This was rather unworthy of the man who, the night before, had seen the face of God, and learned to prevail. The man who had seen God, and prevailed, was doubtful of his newly-given blessing! He did not realize that it would carry him through the difficulty that threatened him. He had not as yet learned to apply it to every emergency. It is a solemn lesson to those who have passed through some rapturous experience.
After blessing, often trial.—When the fair colors have been laid on, the vessel is plunged into the furnace, that they may be burnt in.
The trial frequently presents itself in the home or ordinary life.—Some are led into the wilderness to be tempted; but more often it is the contact with our Esaus that furnishes us with the supreme test of the worth of what we have received.
Failure comes from not reckoning on God.—Jacob looked at Esau’s four hundred armed men, and compared his own following with despair. So Peter looked at the winds and waves. At such times we must fail, if we rely on schemes or plans, instead of saying, God is.
Oh for the peace that floweth as a river,
Making life’s desert places bloom and smile;
Oh for the faith to grasp Heaven’s bright “for ever”
And the shadow of earth’s “little while.”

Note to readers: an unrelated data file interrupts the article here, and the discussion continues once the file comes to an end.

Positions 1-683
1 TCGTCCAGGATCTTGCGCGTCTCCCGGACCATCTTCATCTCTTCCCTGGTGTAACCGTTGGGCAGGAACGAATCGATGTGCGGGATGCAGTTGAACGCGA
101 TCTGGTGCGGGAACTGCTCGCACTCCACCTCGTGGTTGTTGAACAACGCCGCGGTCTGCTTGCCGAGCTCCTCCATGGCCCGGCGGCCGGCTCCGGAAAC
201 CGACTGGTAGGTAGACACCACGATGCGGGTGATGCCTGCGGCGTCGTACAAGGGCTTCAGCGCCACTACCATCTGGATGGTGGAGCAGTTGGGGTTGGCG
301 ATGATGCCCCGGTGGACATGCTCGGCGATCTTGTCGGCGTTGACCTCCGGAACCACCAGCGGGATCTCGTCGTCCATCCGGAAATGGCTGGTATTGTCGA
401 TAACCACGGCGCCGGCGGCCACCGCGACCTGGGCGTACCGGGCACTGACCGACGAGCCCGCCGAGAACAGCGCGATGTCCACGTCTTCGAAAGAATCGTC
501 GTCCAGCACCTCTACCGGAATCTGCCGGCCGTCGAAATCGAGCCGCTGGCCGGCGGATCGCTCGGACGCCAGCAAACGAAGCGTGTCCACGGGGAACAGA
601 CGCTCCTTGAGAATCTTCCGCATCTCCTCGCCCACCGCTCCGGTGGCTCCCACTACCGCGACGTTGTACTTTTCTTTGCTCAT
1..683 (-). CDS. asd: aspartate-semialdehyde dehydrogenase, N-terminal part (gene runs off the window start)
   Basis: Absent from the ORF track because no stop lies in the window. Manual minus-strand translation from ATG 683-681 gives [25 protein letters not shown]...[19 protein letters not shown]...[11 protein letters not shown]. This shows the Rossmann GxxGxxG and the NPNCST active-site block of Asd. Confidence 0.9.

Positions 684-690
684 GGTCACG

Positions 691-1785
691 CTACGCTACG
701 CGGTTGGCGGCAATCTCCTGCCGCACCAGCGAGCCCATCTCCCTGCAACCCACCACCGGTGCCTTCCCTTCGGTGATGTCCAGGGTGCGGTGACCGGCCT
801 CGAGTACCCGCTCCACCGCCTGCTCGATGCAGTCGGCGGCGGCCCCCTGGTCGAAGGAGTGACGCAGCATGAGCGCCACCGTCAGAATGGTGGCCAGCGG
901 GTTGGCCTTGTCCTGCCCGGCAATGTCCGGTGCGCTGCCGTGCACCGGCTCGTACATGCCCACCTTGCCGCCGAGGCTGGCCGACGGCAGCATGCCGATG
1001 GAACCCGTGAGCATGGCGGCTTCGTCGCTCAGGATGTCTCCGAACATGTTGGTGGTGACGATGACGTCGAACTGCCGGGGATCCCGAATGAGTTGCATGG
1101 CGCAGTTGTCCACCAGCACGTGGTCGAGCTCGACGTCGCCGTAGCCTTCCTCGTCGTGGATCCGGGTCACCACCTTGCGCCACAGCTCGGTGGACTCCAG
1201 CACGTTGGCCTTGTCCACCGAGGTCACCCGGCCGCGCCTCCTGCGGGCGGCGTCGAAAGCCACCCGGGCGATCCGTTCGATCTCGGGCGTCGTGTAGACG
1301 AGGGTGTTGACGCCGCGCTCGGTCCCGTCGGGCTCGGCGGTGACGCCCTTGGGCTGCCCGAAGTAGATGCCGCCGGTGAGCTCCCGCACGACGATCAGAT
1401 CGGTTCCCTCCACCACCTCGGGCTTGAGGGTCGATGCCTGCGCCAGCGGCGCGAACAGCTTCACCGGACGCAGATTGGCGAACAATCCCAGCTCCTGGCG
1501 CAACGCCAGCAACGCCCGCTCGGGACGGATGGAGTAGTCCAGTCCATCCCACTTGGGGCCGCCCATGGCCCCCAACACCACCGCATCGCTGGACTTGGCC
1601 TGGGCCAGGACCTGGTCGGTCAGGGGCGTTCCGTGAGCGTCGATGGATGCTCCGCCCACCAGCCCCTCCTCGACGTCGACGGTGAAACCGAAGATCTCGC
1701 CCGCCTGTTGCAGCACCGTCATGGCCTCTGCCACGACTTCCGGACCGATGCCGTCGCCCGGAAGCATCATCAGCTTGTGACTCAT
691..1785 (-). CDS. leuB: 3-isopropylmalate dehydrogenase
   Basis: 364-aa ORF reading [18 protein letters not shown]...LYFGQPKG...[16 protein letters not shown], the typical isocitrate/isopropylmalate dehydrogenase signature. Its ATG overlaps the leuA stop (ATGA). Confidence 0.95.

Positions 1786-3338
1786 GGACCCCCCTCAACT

We must act in faith.—If Jacob had refused to use this subterfuge, and had spoken simply and manfully, he would have found that Esau would have acquiesced and left him. The angels who had gone forward to deal with him (Genesis 32:2) had done their work effectively, and God had changed his purpose. —Our Daily Homily
Genesis 33:18-20 – Jacob with the Shechemites
Jacob was tempted by the fat pastures of Shechem, without thought or care of the character of its people, and he lived to bitterly rue his choice. How many religious parents have made the same mistake! They first encamp near the world, pitching their tent doors in that direction; then they buy a parcel of land, and finally their children contract alliances that end in shame and disaster. He who came of a pilgrim race, and to whom the whole land had been given by promise, bought real estate right against Shechem, one of the worst cities in the country. Like Lot, Jacob bid high for wealth and worldly advancement, risked the highest for the lowest, and was saved as by fire. —Through the Bible Day by Day